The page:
Nunavik inmates face discriminatory sentencing: Quebec court
Court orders province to accommodate intermittent sentences in the region
A Quebec Superior Court judge has ruled that a Kuujjuaq woman does not have to complete a jail sentence until the province can provide a facility for her to serve an intermittent sentence in Nunavik.
In September 2017, Suzie Jonas pleaded guilty to a charge of driving under the influence, for which she had been arrested days earlier in Kuujjuaq.
A judge sentenced her to 40 days of detention, less the nine days of equivalent time she had spent in custody.
But when Jonas’ lawyer requested that the woman be able to serve that sentence intermittently—over the weekends—the judge refused, noting the facility where Jonas would be detained was located more than 1,200 kilometres away.
Jonas began serving her sentence on Sept. 28, 2017, but appealed the decision and was released on Oct. 12, with just three days left to serve.
The appeal argued that Nunavik detainees do not, but should have, the same rights as other detainees who have access to facilities to serve intermittent sentences for minor offences.
Quebec’s Superior Court agreed. In an Aug. 28 decision, Justice Richard Grenier called the situation a “flagrant injustice.”
“The Inuit and other inhabitants of Nunavik have the same rights as other citizens of this country,” Grenier wrote in the French-language decision.
“A citizen of Kuujjuaq or elsewhere in Nunavik who is sentenced to an intermittent sentence must go to Amos at his own expense to serve his sentence, which is practically impossible.”
Grenier said Quebec’s Ministry of Public Security—responsible for the detention of inmates—had neglected to follow the examples of other jurisdictions by creating adequate institutions or special jails.
In an affidavit submitted to the court, a director of correctional services in the Magdelan Islands provided an example of detainees from that region who were flown back and forth from a Gaspé area jail to serve weekend sentences, at the expense of the province.
As a result, Jonas’ sentence was suspended until the province can designate appropriate facilities for weekend inmates in Nunavik, Grenier said.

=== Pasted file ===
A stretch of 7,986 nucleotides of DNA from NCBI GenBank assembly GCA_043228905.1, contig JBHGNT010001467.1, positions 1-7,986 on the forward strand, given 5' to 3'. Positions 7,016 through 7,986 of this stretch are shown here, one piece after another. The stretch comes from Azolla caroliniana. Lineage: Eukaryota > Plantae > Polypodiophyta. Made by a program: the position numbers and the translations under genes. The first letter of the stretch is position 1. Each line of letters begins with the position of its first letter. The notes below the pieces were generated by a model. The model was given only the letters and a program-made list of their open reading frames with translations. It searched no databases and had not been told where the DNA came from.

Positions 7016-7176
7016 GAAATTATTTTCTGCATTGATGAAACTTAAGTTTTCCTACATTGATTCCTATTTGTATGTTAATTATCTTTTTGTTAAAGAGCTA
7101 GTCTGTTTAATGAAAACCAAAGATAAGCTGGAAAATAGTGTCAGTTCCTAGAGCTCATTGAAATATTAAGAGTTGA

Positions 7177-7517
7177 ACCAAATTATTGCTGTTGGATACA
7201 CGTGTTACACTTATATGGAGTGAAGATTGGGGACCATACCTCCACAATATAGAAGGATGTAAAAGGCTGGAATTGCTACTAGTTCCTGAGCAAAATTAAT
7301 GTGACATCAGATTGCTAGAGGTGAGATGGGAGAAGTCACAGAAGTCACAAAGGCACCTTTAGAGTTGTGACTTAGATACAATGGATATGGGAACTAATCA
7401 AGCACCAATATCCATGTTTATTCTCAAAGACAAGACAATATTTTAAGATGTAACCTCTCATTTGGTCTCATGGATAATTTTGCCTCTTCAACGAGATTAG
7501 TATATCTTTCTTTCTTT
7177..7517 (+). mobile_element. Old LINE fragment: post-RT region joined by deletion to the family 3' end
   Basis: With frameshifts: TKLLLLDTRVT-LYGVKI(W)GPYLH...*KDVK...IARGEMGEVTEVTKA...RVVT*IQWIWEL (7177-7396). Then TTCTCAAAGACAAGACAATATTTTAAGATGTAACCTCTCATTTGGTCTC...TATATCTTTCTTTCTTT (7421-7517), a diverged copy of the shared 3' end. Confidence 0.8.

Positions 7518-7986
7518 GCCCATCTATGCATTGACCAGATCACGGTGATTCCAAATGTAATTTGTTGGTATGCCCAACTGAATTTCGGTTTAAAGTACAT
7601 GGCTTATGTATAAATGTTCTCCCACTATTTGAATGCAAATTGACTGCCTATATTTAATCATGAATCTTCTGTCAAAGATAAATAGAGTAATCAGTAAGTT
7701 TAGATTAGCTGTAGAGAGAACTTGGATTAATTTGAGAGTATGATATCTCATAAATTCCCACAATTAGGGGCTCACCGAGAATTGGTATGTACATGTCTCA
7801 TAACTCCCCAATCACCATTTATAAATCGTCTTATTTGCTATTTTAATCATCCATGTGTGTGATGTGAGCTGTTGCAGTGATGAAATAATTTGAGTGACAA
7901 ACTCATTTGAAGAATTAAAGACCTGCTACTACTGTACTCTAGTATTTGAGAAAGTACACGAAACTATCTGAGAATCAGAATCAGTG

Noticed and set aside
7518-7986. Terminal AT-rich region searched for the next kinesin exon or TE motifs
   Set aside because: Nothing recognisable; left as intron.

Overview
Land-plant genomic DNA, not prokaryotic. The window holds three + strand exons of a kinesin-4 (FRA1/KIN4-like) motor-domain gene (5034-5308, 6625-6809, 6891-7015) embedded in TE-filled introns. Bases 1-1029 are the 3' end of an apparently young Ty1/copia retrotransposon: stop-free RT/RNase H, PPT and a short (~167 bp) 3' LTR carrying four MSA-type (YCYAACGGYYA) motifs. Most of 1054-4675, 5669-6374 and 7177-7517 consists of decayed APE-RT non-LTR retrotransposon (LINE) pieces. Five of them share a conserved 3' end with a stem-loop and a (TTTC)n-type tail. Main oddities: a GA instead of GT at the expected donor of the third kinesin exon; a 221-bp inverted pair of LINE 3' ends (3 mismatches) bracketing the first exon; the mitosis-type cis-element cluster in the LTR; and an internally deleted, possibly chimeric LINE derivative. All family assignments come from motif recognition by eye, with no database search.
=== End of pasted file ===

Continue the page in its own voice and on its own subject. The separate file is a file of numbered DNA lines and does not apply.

The court gave Quebec’s Ministry of Public Security six months to comply or it would order a stay of proceedings in Jonas’ file.
But the decision raises questions about how such facilities could operate in Nunavik, which is home to 14 communities accessible only by air.
The financial and emotional cost caused by the distance between Nunavik and the southern detention facilities where Nunavimmiut detainees serve their time was also highlighted in a report prepared by Quebec’s ombudsman in 2016.
The region’s police and court facilities’ holding cells are already overcrowded, although the province has committed to building new and larger police stations and court facilities across Nunavik in the years to come.
The region was on track to have its own jail in the early 2000s. It would have been a 40-person provincial detention centre built in Inukjuak for $40 million.
In 2002, the Sanarrutiuk deal signed between Quebec and Nunavik on economic development would have seen Quebec pay more than $360-million in tax-free, indexed transfers to Nunavik over the next 25 years. It also called for a detention facility, in line with Section 20.0.25 of the James Bay and Northern Quebec Agreement, which says “Inuit should not be, unless circumstances so require, detained, imprisoned or confined in any institution below the 49th parallel.”
But that deal was amended in 2006, relieving Quebec’s obligation under the JBNQA to build the jail. Instead, the province offered Makivik Corp. and the Kativik Regional Government $10 million a year until 2030, indexed and tax-free.
Ungaluk, the program that manages that fund, hands out that funding each year to different crime prevention initiatives around the region.